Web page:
A review of studies on the effects of cannabinoids on sleep disorders concluded that CBD may have potential for treating insomnia, REM (dream) sleep disorders and excessive daytime sleepiness.
In many cases, the effectiveness of CBD in helping insomnia may depend on the causes. As explored above, there is good initial evidence that CBD has a beneficial effect on pain and anxiety, both of which can be root causes of sleeping difficulties.
A recent study of psychiatric patients given CBD to treat sleep disorders and anxiety found that almost 80% saw a reduction in anxiety while 67% subsequently reported improved sleep.
Certainly, many users cite problems sleeping as their main reason for taking CBD oil. Eleven per cent of those who took part in a 2019 poll said they used CBD oil for sleep-related problems, making it the third most common use after pain and anxiety.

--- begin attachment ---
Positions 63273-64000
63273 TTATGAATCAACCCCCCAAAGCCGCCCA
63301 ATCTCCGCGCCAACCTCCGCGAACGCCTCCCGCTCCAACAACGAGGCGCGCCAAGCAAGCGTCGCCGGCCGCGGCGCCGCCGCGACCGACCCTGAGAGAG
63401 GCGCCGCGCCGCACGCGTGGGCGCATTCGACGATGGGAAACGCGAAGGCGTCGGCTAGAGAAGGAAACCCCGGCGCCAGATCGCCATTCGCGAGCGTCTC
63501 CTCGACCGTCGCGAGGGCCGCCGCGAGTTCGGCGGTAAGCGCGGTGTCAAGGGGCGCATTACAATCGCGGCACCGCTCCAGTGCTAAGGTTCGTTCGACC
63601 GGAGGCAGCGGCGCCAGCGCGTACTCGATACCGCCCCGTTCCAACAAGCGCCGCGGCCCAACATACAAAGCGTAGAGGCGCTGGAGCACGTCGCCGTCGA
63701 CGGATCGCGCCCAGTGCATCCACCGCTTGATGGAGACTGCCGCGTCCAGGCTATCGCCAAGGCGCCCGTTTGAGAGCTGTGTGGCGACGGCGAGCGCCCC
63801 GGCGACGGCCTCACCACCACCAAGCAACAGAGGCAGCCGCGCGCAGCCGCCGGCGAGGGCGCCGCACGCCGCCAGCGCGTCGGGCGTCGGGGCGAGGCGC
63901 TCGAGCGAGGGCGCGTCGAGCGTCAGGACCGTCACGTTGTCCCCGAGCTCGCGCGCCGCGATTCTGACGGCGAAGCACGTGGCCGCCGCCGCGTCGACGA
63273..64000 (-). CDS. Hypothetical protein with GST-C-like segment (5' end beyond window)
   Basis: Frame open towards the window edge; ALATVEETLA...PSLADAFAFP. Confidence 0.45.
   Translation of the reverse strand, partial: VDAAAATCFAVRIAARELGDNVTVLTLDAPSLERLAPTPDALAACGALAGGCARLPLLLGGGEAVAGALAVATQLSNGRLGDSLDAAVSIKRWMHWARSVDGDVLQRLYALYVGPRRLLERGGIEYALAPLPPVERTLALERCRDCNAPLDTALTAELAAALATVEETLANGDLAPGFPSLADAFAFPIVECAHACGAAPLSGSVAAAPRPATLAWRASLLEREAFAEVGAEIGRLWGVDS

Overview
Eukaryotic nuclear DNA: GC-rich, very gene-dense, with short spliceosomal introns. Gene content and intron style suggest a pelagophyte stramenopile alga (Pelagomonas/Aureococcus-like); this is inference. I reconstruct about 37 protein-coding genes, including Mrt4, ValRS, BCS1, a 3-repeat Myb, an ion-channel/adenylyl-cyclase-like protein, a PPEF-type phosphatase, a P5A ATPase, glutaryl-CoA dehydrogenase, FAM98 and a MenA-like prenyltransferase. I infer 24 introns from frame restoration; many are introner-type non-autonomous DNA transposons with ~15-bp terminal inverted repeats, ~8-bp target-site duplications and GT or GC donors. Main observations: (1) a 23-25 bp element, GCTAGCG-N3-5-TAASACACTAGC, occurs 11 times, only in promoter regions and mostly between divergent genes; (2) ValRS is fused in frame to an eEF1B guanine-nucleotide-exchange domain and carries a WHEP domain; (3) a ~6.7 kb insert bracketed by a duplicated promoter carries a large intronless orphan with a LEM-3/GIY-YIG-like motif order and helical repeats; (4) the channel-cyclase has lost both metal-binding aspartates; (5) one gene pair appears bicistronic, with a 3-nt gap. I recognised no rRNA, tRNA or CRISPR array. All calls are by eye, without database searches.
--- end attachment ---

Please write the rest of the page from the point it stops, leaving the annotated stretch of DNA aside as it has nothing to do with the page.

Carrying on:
There is good evidence that CBD can help to relieve some cancer-related symptoms. Early laboratory results even suggest that in some situations CBD can cause the death of cancer cells, block their growth and reduce their ability to spread.
A 2009 study of cancer patients whose pain could not be relieved by opioids found that a combination of CBD and THC was more effective than a placebo, or than either of the cannabinoids alone, while another the following year showed that the same combination helped with nausea and vomiting resulting from long-term chemotherapy treatment.
Test tube trials on the effect of CBD on breast cancer cells recommended continued research into the potential of CBD as an anti-tumour agent, while a mouse study saw CBD decrease the effect of a protein that influences tumour growth in human breast cancer cells. Similar studies have shown initially encouraging results involving a range of different cancer cells. However, it’s important to note that these results may not be replicated in human subjects and only highlight the need for further study.